Browse by author
Lookup NU author(s): Dr Suzanne Madgwick,
Professor Keith Jones
Full text for this publication is not currently held within this repository. Alternative links are provided below where available.
Fertilization in mammalian eggs is accompanied by oscillatory changes in intracellular Ca2+ concentration, which are critical for initiating and completing egg activation events and the developmental program. Ca2+/Camodulin-dependent protein kinase II (CaMKII) is a multifunctional enzyme that is postulated to be the downstream transducer of the Ca2+ signal in many cell types. We tested the hypothesis that CaMKII is the major integrator of Ca2+-induced egg activation events and embryo development by microinjecting a cRNA that encodes a constitutively active (Ca2+-independent) mutant form of CaMKII (CA-CaMKII) into mouse eggs. Expression of this cRNA, which does not increase intracellular Ca2+, induced a sustained rise in CaMKII activity and triggered egg activation events, including cell cycle resumption, and degradation and recruitment of maternal mRNAs; cortical granule exocytosis, however, did not occur normally. Furthermore, when mouse eggs were injected with sperm devoid of Ca2+-releasing activity and activated with either CA-CaMKII cRNA or by SrCl2, similar rates and incidence of development to the blastocyst stage were observed. These results strongly suggest that CaMKII is a major integrator of the Ca2+ changes that occur following fertilization. © 2006 Elsevier Inc. All rights reserved.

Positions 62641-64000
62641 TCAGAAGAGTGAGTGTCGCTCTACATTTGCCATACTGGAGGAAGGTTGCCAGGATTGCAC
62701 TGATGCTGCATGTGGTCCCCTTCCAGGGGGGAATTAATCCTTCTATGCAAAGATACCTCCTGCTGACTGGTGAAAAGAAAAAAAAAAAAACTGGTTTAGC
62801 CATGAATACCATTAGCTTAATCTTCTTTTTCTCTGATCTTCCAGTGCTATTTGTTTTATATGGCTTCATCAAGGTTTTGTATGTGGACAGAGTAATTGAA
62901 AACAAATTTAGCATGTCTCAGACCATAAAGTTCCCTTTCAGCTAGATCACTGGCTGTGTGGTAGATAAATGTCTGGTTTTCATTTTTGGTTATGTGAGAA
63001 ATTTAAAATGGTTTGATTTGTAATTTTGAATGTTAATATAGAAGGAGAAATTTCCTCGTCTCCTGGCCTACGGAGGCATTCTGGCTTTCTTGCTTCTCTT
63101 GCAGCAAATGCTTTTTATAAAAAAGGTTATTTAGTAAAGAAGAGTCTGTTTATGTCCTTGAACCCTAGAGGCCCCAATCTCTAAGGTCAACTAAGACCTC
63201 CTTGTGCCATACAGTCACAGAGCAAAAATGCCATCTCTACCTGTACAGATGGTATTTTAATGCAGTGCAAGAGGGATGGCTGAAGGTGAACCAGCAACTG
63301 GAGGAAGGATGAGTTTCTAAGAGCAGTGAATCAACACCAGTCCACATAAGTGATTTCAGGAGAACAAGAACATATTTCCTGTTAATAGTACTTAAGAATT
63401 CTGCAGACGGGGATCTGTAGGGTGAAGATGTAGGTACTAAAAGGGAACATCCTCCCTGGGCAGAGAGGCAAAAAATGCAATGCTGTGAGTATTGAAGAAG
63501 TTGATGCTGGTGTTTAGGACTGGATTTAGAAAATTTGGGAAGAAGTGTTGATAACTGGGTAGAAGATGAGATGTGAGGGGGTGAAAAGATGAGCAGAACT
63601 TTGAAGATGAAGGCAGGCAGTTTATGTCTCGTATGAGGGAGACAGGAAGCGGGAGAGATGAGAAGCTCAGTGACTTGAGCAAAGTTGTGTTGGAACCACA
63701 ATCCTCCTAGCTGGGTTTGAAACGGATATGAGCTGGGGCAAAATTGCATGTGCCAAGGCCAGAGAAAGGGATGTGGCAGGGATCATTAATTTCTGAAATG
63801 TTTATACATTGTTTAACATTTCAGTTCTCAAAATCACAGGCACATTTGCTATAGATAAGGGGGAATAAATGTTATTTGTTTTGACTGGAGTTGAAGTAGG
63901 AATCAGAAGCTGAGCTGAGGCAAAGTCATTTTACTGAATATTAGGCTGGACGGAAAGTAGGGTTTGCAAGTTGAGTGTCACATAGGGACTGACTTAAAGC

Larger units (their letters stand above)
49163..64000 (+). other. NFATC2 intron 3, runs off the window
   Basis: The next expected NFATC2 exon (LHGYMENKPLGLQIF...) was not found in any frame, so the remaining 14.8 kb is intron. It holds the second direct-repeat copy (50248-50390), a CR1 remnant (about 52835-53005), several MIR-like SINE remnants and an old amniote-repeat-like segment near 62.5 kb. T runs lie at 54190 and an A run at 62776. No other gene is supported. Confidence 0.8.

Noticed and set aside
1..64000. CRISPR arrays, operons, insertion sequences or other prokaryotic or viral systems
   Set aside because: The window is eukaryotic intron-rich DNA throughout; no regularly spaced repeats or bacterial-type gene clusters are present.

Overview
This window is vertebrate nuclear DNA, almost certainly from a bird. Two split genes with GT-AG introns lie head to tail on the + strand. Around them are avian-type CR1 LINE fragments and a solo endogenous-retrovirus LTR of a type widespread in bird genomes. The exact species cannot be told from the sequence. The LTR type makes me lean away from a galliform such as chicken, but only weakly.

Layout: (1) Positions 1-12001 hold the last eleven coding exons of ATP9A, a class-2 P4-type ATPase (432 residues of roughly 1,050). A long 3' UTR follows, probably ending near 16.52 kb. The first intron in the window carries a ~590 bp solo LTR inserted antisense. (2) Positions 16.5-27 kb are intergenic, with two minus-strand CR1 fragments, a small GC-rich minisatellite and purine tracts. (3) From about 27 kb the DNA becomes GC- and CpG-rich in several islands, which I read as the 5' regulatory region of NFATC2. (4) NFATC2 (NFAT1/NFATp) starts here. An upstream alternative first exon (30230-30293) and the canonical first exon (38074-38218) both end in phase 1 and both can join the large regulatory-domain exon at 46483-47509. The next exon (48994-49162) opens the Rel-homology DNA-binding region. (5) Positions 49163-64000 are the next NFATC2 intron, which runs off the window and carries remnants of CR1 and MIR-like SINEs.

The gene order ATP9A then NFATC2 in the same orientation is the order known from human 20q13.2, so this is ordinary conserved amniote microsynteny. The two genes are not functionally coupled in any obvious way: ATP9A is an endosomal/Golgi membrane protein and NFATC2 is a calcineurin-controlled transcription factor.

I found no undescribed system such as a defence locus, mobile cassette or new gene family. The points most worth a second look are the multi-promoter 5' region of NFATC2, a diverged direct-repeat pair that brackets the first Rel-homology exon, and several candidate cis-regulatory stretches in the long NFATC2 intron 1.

Author(s): Knott JG, Gardner AJ, Madgwick S, Jones KT, Williams CJ, Schultz RM
Publication type: Article
Publication status: Published
Journal: Developmental Biology
ISSN (print): 0012-1606
ISSN (electronic): 1095-564X
Publisher: Academic Press
PubMed id: 16824507
Altmetrics provided by Altmetric